Emmett Gervason. SUPPLIED

Three-year-old Emmett Gervason has had his life-altering ear surgery in the United States, and is on the road to recovery, said his mother.

Speaking to the Voice from Palo Alto, California, Amanda Gervason, a nurse with the Niagara Health System, said that her son Emmett had the operation on Thursday, July 29.

“The surgery took about eight hours, like we expected. There were no unfortunate surprises, nothing the doctors worried about. They basically said the operation went well, and that Emmett’s middle-ear bones were better than they expected. They are very optimistic for his hearing outcome.”

Emmett Gervason, post-surgery. SUPPLIED

Emmett was born with pediatric microtia in his left ear, a congenital deformity in which the ear is small and misshapen. He also has atresia, a condition in which he is missing the ear canal, rendering him deaf on one side. Emmett has problems identifying the direction of sounds and coping with noise, and has several learning deficits affecting his speech and language skills. The surgery could conceivably improve 80 percent of the hearing capability in his ear.

Amanda said that the doctors did not need to construct any middle-ear prosthetics, other than an artificial eardrum. The procedure should not only restore Emmett’s hearing, but cosmetically re-sculpt his ear to a normal shape. Doctors attached an external ear mould to Emmett’s head, with a dressing that needs to be changed as swelling subsides.

“At the four-week mark, they will reassess everything. If the healing goes well, then there’s a chance we get to go home a little early,” said Amanda.

“The first day was rough, as Emmett’s head bandage was uncomfortable for him,” she said. “Doctors removed his bandages, and now the grafts and external ear mould are exposed. It’s going to take some getting used to. Emmy is not a fan of the mould, as it is stitched to his head, and is itchy. The after-care has been challenging as we have to keep him from running, jumping, and sleeping on that side of his head. We are excited to be ‘over the hump,’ but the surgeon said the after-care is the hardest part.”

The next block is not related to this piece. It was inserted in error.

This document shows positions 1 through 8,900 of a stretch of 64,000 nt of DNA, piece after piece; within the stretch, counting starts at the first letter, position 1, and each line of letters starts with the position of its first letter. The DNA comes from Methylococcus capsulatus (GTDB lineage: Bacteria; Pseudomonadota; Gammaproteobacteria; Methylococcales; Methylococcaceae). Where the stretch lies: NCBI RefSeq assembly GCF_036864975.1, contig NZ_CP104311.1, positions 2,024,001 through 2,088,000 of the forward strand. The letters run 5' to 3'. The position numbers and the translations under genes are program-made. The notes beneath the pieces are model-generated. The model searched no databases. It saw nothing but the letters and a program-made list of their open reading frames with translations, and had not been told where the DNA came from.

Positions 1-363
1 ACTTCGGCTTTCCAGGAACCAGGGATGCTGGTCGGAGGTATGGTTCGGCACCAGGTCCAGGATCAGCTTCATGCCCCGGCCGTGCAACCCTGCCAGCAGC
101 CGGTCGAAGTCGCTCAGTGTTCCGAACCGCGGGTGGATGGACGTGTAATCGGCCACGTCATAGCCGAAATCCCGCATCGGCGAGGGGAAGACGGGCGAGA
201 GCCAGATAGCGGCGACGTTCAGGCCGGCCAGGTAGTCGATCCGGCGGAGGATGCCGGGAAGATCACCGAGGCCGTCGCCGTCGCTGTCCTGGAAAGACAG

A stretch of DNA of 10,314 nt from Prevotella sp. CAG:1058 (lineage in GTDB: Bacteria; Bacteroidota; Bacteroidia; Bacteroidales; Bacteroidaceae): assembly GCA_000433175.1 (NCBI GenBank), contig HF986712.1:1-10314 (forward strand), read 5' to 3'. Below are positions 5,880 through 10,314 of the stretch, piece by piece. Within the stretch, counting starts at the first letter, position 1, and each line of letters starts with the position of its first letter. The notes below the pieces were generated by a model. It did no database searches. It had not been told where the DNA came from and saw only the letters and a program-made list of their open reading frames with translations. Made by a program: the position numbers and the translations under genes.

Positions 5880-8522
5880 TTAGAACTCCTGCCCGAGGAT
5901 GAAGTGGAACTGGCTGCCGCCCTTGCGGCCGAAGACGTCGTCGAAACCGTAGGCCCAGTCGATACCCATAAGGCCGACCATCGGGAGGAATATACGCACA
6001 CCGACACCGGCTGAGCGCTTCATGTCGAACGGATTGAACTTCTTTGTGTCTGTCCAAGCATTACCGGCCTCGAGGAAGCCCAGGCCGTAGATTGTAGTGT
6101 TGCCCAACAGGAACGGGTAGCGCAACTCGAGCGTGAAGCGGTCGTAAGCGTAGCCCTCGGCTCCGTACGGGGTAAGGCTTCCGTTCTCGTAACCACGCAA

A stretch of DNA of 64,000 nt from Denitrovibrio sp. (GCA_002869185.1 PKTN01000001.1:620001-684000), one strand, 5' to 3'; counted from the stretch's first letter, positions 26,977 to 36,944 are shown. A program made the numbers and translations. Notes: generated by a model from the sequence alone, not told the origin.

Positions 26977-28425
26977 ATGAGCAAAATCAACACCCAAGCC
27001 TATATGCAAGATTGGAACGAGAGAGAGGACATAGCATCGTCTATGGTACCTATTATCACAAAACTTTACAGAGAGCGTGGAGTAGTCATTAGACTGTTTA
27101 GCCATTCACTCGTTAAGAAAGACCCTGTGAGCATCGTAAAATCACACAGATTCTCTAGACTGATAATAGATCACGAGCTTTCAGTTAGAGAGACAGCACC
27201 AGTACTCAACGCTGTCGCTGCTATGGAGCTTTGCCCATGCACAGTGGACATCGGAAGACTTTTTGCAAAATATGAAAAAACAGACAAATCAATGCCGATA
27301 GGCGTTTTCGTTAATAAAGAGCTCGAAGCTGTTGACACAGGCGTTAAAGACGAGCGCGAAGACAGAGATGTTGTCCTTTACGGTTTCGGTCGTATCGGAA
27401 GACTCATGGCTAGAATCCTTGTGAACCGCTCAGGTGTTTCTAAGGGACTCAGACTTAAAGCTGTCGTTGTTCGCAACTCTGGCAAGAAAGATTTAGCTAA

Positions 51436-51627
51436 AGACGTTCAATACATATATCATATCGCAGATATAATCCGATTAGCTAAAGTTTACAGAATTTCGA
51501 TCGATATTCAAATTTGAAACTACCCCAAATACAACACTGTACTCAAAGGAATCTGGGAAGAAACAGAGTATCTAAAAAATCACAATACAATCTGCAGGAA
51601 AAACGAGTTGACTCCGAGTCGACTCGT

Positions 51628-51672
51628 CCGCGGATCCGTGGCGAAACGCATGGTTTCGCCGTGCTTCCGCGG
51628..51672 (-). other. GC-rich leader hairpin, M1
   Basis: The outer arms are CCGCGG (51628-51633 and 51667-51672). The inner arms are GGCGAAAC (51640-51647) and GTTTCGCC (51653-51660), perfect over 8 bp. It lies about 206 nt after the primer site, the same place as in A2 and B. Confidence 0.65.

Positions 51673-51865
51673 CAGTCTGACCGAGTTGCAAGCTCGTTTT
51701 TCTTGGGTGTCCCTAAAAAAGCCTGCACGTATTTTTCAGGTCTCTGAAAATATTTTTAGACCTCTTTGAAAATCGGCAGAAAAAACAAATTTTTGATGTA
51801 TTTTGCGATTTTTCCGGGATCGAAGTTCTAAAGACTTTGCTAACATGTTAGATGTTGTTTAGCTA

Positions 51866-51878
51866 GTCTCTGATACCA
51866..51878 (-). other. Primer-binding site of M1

Gervason said that Emmett is in good spirits, despite being denied the normal physical play time that children relish.

Surgeons Dr. Youssef Tahiri and Dr. Joseph Roberson of the CEI Medical Group in Palo Alto, performed the operation. Gervason said that Roberson is an internationally renowned specialist in otology, neurotology, and skull base Surgery, and attracts patients from around the world.

“The doctors texted us throughout the whole surgery, to let us know how things were going, which made the whole process so much less stressful,” said Amanda. “We are so happy with the medical team—they are world-class.”

Amanda and her husband, Aaron Gervason, left their daughter, Alora, who is just shy of two years old, with family in Niagara while the flew to California with Emmett.

“She’s been doing okay,” said Amanda. “It was a bit of an adjustment for her initially, with her parents and brother gone, but she has the familiarity of my grandparents, because they watch her a lot. So that was comforting for her. And then they show her pictures of us every day.”

Although Toronto’s Sick Kids Hospital is capable of performing the necessary corrective surgery, Emmett does not qualify for the operation until he turns 10, and his parents were unwilling to see him struggle developmentally and emotionally in the interim.

The Gervason’s total costs for the surgery, plus post-operative costs, will likely exceed a quarter million dollars. Friends organized a GoFundMe account in an effort to cover expenses, which currently totals some $227,000 [full disclosure: the Voice is a contributor]. Contributions are still welcomed at https://ca.gofundme.com/f/an-ear-for-emmy